New author takes on civil fine legislation


Kathy Richardson
Indiana Rep. Kathy Richardson, R-Noblesville

Rep. Kathy Richardson, R-Noblesville, will serve as author of House legislation that would allow a judge to levy a civil fine for deliberate violations of the Open Door Law or Access to Public Records Act, according to Speaker of the House Brian Bosma.

Bosma has served as either a co-author or co-sponsor of the legislation for the past two sessions but will not put his name on bills now that he is speaker.

Richardson, a former Hamilton County clerk of the courts, has been a supporter of transparency in government for years, said Stephen Key, HSPA executive director and general counsel.

“I’ve know Kathy since my days as a reporter at the Noblesville Ledger,” Key said. “I’m confident she’ll do a good job of shepherding this bill through the House.”

Similar to Senate Bill 70, filed this session by Sen. Sue Landske, R-Cedar Lake, the currently unnumbered House bill also will contain two other provisions:

• Local government agencies with e-mail capabilities would be required to give electronic notice of meetings under the Open Door Law if requested to do so by citizens.

• The Indiana Public Access Counselor or a judge would be required to examine unredacted documents when the redaction is challenged by a citizen.

Sen. Travis Holdman, R-Mackle, will seek to add an amendment to S.B. 70 to prohibit a copying fee when a citizen receives a public record through the Internet from a public agency.

Other public access bills

HSPA has registered its opposition to S.B. 84, which would prevent public access to accident reports for 90 days, even though the bill exempts the media from the restriction. The bill was introduced by Sen. Jean Leising, R-Oldenburg.

“While we appreciate Sen. Leising’s concern with lawyers who use the records to contact potential clients, the bill addresses the public’s right to inspect and copy documents, not inappropriate behavior,” Key said. “This would set a bad precedent of closing records as a deterrent to bad activities rather than addressing the bad activities directly while keeping public access available.”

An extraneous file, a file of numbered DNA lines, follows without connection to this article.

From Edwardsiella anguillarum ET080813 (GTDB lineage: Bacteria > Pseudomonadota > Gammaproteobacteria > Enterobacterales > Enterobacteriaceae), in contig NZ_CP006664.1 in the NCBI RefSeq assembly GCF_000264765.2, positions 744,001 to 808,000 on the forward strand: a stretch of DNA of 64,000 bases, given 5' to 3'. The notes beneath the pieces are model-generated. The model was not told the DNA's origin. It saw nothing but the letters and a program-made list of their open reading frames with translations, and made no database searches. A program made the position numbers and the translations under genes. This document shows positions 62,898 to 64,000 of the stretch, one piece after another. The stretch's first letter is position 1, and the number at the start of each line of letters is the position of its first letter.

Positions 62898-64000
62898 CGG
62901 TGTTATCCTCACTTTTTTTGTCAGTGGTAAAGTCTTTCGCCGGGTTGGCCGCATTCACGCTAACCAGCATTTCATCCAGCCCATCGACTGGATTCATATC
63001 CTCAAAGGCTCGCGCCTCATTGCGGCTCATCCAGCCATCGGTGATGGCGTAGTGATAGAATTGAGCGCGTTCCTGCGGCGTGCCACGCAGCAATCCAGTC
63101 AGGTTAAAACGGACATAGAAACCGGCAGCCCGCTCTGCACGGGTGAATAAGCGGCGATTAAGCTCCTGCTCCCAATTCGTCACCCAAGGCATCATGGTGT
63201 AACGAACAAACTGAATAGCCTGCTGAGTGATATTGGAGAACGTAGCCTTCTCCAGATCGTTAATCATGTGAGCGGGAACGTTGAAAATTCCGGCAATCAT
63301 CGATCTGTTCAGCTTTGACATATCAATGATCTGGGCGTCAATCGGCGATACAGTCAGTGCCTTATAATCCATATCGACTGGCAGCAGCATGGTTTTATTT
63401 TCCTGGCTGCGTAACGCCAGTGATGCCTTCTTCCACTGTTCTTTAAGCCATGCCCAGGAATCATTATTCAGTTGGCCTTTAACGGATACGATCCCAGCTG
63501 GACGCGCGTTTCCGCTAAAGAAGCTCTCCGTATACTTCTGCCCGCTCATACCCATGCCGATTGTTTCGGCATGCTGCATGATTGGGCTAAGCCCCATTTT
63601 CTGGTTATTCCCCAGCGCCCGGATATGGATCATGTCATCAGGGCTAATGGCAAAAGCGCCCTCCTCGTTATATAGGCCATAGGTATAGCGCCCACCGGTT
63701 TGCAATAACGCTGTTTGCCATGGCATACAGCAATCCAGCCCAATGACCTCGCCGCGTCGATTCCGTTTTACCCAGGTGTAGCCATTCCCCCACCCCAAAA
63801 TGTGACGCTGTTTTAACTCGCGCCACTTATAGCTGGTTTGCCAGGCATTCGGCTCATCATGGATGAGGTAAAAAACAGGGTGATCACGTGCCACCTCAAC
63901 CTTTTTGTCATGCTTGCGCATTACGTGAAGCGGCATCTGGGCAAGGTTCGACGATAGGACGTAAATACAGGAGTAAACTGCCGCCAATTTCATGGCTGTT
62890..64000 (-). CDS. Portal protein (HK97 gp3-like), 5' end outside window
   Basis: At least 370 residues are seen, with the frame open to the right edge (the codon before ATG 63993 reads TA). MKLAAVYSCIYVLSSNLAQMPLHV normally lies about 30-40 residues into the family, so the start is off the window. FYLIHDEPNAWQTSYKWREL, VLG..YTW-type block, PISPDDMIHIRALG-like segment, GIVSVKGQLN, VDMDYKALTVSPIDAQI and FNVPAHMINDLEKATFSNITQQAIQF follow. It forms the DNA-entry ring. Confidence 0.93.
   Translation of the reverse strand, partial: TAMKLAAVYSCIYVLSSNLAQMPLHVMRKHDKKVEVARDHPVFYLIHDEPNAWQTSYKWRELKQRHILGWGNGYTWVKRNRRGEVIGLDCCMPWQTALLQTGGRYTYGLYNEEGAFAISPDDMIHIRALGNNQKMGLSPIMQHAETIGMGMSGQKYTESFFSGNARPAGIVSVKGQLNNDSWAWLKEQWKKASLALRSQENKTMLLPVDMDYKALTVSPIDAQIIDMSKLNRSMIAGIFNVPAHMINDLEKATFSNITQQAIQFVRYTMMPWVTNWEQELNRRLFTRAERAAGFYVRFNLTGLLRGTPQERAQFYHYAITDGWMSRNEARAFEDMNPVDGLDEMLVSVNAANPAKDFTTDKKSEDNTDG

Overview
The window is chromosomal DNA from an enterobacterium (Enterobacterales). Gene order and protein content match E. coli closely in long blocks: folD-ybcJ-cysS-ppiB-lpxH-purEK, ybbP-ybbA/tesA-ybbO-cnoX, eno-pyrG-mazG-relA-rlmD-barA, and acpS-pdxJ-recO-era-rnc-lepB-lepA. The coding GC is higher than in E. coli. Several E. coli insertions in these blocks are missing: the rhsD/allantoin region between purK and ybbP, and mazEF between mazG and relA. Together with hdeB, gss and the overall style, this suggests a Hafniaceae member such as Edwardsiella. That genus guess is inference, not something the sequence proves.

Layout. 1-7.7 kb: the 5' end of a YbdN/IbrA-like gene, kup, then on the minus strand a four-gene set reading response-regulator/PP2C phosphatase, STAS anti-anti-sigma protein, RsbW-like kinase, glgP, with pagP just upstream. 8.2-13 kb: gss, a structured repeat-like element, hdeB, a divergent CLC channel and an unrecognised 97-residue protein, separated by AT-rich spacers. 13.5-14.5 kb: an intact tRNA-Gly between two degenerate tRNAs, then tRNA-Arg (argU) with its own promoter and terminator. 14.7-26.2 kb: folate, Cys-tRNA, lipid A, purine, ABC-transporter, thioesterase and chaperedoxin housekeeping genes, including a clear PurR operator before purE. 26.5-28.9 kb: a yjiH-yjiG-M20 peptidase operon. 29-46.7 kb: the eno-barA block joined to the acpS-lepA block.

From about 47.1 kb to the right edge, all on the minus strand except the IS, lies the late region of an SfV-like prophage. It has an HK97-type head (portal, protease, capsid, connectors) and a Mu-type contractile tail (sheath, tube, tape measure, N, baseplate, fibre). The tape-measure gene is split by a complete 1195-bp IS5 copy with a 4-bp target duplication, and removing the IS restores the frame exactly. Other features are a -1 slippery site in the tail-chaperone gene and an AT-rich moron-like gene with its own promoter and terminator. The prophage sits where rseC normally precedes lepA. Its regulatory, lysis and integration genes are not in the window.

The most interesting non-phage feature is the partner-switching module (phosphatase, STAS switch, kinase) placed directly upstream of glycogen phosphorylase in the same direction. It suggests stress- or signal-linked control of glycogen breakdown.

In a similar vein, Rep. Phil Hinkle, R-Indianapolis, introduced H.B. 1068, which would make home address information of law enforcement officers confidential in public records.

The concern is that people will post the information on the Internet to encourage people to harass an officer or his or her family.

Both Hinkle and Leising appeared willing to change their original language after hearing HSPA’s concerns.

Sen. Connie Lawson, R-Danville, has a bill that includes an Open Door Law provision allowing aviation boards to meet in secret for board performance training. This is like a provision currently in the law for school boards.

When HSPA discussed S.B. 60 with Lawson, she said the concern raised by the aviation boards was the ability to discuss security issues. Key has prepared a memo for the senator showing that airport security issues already can be discussed by these boards in executive session and that the language in her bill would not be appropriate.

HSPA has suggested an amendment to S.B. 31, authored by Sen. Randy Head, R-Logansport. The bill creates databases on taxing jurisdictions, but the language was vague regarding the rights of citizens to access the information.

Head was amenable to language that would clarify that the information would be public records available for inspection and copying.

HSPA also plans to talk to Sen. Ron Alting, R-Lafayette, about S.B. 58, which includes an expansion of the Open Door Law provision allowing executive sessions for certain strategic purposes.

Alting’s language would allow for closed-door sessions to discuss strategy about the sale or lease of a public agency’s property or school consolidation.

Current law allows for discussion when a public agency is trying to buy or lease property from a private entity.